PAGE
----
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Catalytic Characteristics of Enzymes

Enzymes are proteins (some may be catalytic RNA) that have unique capacity of speeding up chemical reaction within cells. They accelerate the velocity of the reaction without being altered after the reaction. They function via a variety of mechanisms, but all of them enhance the reaction rate by lowering the activation energy of the reaction. Like the proteins, enzymes can be coagulated by heat, alcohol, concentrated acids and alkaline reagents. Up to now, there have been more than 2,000 enzymes discovered.

Some characteristics of enzymes are as follows:

(1) Enzymes are unique in nature and show varying degree of specificities, while they are highly specific for a particular substrate. The active site of an enzyme shows a strong affinity for a specific substrate, and further slightly changes the conformation of substrate. It is known as an "induced fit" to accommodate the reacting substrate, and this induced fit further leads to a stabilized transition state to lower the activation energy of the reaction. The same catalyst cannot be applied in more than one reaction. Stereo specificity means that enzymes can detect the different optical isomers and react to only one type of isomer. Group specific enzymes refer to those catalyzing a group of substances with specific groups.

(2) Enzymes are extremely efficient and possess great catalytic power, transforming about 100 to 10,000 substrate molecules into product per second and proceeding from 103 to 108 times faster than the uncatalyzed reaction. Enzymes do not affect the equilibrium constant in spite of the increase in the conversion rate of substrate into product. The number of substrate molecules converted to product is called the turnover number. Only a small number of enzymes are typically required under normal cellular conditions to catalyze a chemical reaction.

Catalytic Characteristics of Enzymes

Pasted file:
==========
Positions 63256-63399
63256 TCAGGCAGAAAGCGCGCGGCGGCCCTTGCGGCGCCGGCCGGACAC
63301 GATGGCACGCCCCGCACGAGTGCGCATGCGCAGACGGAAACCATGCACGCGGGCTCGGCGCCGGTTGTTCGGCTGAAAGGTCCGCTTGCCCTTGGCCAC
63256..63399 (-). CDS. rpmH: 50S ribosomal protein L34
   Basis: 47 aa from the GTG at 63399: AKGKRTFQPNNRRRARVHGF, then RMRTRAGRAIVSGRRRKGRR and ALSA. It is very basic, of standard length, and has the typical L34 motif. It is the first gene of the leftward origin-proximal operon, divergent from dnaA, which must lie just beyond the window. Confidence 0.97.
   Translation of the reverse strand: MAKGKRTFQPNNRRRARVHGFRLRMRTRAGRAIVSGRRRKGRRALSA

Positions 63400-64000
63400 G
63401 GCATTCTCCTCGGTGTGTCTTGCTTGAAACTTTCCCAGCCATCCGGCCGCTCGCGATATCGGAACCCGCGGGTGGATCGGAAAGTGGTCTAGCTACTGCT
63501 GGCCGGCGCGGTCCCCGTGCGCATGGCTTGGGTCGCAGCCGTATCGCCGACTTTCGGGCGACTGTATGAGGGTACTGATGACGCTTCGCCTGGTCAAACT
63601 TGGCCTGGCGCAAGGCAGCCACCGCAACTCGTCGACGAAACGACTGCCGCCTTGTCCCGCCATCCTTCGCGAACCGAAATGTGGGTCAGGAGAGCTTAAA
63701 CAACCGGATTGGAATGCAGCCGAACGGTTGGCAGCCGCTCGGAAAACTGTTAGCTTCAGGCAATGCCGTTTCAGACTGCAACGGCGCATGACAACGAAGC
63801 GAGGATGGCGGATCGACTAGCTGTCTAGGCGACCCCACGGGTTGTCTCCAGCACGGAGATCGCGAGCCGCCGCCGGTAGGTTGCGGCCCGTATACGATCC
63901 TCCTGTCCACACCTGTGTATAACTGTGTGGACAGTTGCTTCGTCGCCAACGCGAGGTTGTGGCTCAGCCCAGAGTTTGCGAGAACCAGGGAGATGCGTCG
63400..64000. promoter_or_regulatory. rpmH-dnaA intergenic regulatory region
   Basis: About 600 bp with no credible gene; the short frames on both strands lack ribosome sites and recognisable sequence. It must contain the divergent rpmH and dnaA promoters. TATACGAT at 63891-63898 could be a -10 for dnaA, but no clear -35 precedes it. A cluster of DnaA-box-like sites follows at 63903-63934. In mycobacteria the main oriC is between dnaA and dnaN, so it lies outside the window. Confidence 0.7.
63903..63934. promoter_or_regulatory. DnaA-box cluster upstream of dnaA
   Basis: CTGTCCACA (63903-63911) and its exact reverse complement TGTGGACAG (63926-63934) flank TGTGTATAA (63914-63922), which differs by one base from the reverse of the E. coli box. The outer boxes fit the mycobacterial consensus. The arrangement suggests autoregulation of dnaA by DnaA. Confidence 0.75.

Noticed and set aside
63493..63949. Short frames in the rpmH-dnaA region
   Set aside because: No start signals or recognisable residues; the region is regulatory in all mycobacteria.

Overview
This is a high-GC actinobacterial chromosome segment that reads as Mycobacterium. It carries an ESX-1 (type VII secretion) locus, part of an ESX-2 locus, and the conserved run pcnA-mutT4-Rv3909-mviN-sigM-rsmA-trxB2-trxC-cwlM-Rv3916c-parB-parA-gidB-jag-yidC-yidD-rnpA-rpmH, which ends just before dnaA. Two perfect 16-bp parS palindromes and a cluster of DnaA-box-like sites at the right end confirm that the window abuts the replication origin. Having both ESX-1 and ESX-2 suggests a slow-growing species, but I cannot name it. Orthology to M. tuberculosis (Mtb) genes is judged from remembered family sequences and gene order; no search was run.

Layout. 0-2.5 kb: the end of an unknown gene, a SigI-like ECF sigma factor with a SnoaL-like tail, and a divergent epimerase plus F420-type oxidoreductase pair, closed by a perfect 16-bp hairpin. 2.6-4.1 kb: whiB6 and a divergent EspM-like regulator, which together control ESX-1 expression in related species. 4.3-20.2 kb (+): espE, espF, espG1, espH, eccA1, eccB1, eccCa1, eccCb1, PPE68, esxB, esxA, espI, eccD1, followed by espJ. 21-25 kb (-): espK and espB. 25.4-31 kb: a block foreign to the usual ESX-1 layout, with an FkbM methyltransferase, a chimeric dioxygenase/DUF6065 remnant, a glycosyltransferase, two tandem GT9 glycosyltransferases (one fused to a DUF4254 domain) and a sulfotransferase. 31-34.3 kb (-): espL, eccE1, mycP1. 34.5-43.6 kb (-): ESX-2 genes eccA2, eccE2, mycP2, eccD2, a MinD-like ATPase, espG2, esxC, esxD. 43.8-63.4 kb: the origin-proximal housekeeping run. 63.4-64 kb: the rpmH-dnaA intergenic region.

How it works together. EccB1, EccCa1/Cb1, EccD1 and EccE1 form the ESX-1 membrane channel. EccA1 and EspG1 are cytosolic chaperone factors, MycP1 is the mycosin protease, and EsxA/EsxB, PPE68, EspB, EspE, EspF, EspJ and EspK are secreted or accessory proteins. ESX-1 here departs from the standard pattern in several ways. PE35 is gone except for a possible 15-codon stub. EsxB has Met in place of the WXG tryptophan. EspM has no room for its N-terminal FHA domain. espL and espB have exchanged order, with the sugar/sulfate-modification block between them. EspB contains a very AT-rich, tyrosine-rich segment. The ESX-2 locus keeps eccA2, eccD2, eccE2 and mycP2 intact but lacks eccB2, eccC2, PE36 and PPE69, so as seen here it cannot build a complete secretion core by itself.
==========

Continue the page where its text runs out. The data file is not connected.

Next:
(3) Enzymes itself remain unchanged during the reaction. Although the amino acid residues of enzyme may get broken or form covalent bonds with the substrate, it can typically reform those broken bonds or separate with substrates, allowing the enzyme to bind with more substrates.

(4) Enzymes can be allosterically regulated by a variety of means, but the activity of the catalysts cannot be controlled. Sometimes, activators and coenzymes are necessary for enzymatic catalysis, which are helpful to increase enzyme potency due to the presence of a weak bond between the enzyme and a metal ion. Inorganic substances are often known as activators. Additionally, there are also molecules that can allosterically inhibit enzyme function by modifying its conformational shape. The use of many drugs is related to their action as enzyme inhibitors in the body.

(5) The effectiveness of an enzyme catalyst could achieve maximum at its optimum temperature. Both the enhancement and decrease of the optimum temperature result in a decrease in catalytic activity.

(6) Biochemical catalysis of enzyme also depends on the pH of the solution. An enzyme exerts its full potential at an optimum pH ranging between 5-7 pH values.

(7) The catalytic activity of enzymes can be inhibited by competitive inhibitors, noncompetitive inhibitors or irreversible inhibitors. Competitive inhibitors reversibly bind to the active site of the enzyme, thus blocking the substrate from binding to the enzyme. Noncompetitive inhibitors bind to any site of the enzyme other than the active site, enabling the enzyme less active or inactive. Irreversible inhibitors form bonds with enzymes to make them inactive.

(8) Increase in the concentration of the reactants could increase the reaction rate until the enzyme become saturated with the substrate, while increase in the amount of enzyme will continuously enhance the rate of the reaction.

(9) Enzymes could function reversely, signifying that the enzyme does not determine the direction of reaction. It only functions to accelerate reaction rate until equilibrium is achieved.

Related Services

Enzymology Assays
Screening of Substrates, Inhibitors, and Other Ligands
Biocatalysis Services

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